Hydrangeas are beautiful flowering plants that can bring color and life to any garden. While they are relatively low-maintenance, they still require some care after they bloom to ensure they stay healthy and continue to thrive. In this article, we will explore what you should and shouldn’t do to care for hydrangeas after they bloom.
After your hydrangeas have finished blooming, it’s important to remove the faded blooms. This process is known as deadheading and helps the plant redirect its energy into producing new growth rather than producing seeds. To deadhead a hydrangea, simply cut the faded blooms back to just above the nearest healthy bud or leaf.
Hydrangeas have different flowering patterns, so pruning requirements may vary depending on the type of hydrangea you have. For smooth hydrangeas (Hydrangea arborescens) and oakleaf hydrangeas (Hydrangea quercifolia), it’s best to prune them in late winter or early spring before new growth begins. This allows the plant to grow vigorously during the growing season. On the other hand, bigleaf hydrangeas (Hydrangea macrophylla) should not be pruned in late winter or early spring as they bloom on old wood. Instead, prune them immediately after they finish blooming. This will give the plant time to develop new flower buds for next year’s blooms.
Hydrangeas require regular watering, especially during hot and dry periods. The soil should be kept consistently moist, but not waterlogged. It’s important to water deeply, ensuring the water reaches the plant’s root system. Using a soaker hose or drip irrigation system can help deliver water directly to the roots while minimizing water waste through evaporation.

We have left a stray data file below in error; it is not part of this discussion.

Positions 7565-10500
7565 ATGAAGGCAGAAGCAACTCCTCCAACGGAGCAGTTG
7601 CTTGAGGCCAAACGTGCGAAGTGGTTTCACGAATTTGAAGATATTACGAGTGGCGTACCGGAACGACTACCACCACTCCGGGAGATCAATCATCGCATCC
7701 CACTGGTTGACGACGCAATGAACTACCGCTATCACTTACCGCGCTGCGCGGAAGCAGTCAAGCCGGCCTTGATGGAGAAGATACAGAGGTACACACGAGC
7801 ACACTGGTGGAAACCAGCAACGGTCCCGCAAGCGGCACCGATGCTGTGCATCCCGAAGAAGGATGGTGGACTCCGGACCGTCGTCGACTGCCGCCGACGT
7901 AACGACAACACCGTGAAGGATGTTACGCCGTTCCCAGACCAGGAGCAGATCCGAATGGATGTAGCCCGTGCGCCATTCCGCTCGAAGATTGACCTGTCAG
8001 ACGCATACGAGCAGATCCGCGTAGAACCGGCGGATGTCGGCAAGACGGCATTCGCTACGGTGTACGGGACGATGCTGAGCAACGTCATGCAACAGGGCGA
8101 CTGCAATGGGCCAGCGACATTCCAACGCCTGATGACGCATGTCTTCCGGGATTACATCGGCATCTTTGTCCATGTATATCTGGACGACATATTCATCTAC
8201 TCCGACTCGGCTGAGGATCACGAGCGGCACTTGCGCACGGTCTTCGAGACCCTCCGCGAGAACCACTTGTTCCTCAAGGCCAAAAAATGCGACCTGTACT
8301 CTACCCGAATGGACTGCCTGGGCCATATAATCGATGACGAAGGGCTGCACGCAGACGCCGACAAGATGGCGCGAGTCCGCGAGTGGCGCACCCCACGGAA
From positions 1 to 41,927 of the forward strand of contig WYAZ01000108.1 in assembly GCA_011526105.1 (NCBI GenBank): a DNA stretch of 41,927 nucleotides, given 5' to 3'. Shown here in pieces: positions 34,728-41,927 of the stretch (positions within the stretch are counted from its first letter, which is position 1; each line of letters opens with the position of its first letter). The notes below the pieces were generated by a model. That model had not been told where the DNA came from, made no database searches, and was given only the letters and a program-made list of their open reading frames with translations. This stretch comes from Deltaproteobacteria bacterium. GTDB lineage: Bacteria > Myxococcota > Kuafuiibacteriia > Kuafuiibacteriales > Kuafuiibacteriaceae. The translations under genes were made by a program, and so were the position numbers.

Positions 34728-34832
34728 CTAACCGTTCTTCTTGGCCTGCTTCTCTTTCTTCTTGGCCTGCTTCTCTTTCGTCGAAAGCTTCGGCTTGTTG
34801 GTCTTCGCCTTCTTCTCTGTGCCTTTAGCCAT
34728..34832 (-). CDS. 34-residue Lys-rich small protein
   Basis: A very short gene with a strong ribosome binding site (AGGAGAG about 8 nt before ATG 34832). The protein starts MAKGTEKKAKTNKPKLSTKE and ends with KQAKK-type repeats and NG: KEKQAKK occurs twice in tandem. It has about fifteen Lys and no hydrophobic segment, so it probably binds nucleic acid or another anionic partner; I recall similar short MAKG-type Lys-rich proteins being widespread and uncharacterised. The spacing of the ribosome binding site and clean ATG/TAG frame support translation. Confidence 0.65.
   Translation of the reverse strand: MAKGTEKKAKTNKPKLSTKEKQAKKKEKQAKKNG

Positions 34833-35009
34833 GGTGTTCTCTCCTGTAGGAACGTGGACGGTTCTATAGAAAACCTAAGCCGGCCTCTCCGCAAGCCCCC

Mulching is essential for hydrangeas, as it helps conserve moisture, suppresses weed growth, and improves the overall health of the plant. Apply a 2-3 inch layer of organic mulch, such as wood chips or shredded bark, around the base of the plant. Make sure to keep the mulch a few inches away from the stem to prevent rotting. Mulching also helps protect the plant’s roots from extreme temperature fluctuations during winter.
Fertilizing hydrangeas after they bloom can help promote healthy growth and abundant blooms for the following year. Use a balanced slow-release fertilizer formulated for flowering shrubs or a fertilizer specifically designed for hydrangeas. Follow the instructions on the fertilizer packaging for the correct application rate and timing. Avoid overfertilizing, as this can result in excessive leaf growth at the expense of flower production.
6. Protecting from Frost:
In colder climates, hydrangeas may require protection from frost during the winter months. Before the first frost arrives, you can cover the plant with a breathable fabric, such as burlap, to shield it from freezing temperatures. This will help prevent damage to the plant’s stems and buds. Make sure to remove the covering once the threat of frost has passed.
7. Dividing and Transplanting:
If your hydrangeas become overcrowded or outgrow their current location, you can divide and transplant them in early spring or late fall when the plant is dormant. Dig up the entire plant and carefully divide it into smaller sections, making sure each section has roots and healthy shoots. Replant the divisions in a new location with well-draining soil and provide adequate water until they establish themselves.
My 2 Cents:
Caring for hydrangeas after they bloom involves a few simple steps that can make a big difference in the plant’s health and future blooms. Deadheading, pruning at the right time, proper watering, mulching, fertilizing, protecting from frost, and dividing when necessary are all essential practices to keep your hydrangeas looking vibrant and beautiful. By following these tips, you can enjoy your hydrangeas for years to come. So go ahead, get your gardening gloves on, and give your hydrangeas the care they deserve!